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August Global Health Readings – #1

A NEJM perspectives piece making the case for a WHO list of essential diagnostics to parallel the list of essential medications. The point rings true – as we’ve been seeing on our trip, a deficit in any portion of a system degrades the system as a whole – though it does make you feel like it’s just another step towards a list of essential services all healthcare systems should offer (which I suspect exists in various scattered forms at the WHO).
Brief review from the KFF global health mavens laying out some thoughts on where US global health policy may be headed. The increasing partisan divide is some reason for concern, especially should at any point foreign aid become a wedge issue – and obviously, the choice of president will have a huge impact on things.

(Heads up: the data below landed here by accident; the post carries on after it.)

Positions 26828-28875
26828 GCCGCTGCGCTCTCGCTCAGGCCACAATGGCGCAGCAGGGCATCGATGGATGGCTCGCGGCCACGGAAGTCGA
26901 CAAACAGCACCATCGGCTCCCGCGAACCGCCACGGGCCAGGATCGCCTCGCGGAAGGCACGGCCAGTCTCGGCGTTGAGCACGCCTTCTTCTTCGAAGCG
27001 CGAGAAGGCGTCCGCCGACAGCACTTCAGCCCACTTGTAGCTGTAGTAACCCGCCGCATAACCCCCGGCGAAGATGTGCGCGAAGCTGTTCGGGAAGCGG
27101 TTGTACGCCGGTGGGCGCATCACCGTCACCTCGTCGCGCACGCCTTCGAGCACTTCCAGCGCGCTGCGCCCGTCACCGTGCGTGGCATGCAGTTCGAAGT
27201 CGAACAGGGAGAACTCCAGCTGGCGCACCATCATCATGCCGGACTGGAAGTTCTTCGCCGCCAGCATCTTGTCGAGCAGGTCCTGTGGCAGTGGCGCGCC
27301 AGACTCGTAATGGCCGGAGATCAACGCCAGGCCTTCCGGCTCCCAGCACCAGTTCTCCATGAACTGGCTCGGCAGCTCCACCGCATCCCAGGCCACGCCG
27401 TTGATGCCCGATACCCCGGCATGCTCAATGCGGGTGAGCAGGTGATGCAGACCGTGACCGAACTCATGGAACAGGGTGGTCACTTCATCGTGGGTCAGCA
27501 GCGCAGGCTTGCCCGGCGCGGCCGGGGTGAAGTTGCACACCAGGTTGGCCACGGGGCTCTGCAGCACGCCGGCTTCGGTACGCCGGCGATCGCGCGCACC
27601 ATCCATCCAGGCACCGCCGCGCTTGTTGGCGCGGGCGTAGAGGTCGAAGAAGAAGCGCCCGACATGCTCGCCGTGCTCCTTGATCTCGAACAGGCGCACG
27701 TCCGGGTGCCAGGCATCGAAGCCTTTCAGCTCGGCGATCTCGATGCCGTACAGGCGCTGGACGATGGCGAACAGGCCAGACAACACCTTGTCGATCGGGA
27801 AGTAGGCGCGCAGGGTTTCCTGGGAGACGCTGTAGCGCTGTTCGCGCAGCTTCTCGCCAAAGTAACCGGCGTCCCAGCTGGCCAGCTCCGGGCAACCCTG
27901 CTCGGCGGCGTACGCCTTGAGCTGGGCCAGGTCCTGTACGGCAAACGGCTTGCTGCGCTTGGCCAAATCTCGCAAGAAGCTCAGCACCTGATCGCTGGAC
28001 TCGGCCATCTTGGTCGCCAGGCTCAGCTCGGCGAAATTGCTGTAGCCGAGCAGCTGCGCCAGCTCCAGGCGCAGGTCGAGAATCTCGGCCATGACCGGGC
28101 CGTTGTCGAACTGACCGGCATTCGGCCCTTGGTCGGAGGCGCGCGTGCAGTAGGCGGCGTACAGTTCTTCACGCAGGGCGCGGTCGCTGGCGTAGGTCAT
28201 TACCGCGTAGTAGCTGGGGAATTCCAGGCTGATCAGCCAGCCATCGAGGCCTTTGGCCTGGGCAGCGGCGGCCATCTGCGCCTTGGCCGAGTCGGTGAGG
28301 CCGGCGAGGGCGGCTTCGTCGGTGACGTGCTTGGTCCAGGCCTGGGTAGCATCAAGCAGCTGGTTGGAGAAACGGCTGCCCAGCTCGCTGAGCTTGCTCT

NYT piece discussing US anti-corruption efforts abroad, most recently highlighted by charges against the Malayasian prime minister and several of his associates. Corruption decreases both domestic and foreign support for the poor, and also degrades donor trust in host countries, so steps taken to reduce corruption very directly assist development in general.
This entry was posted in BMC.
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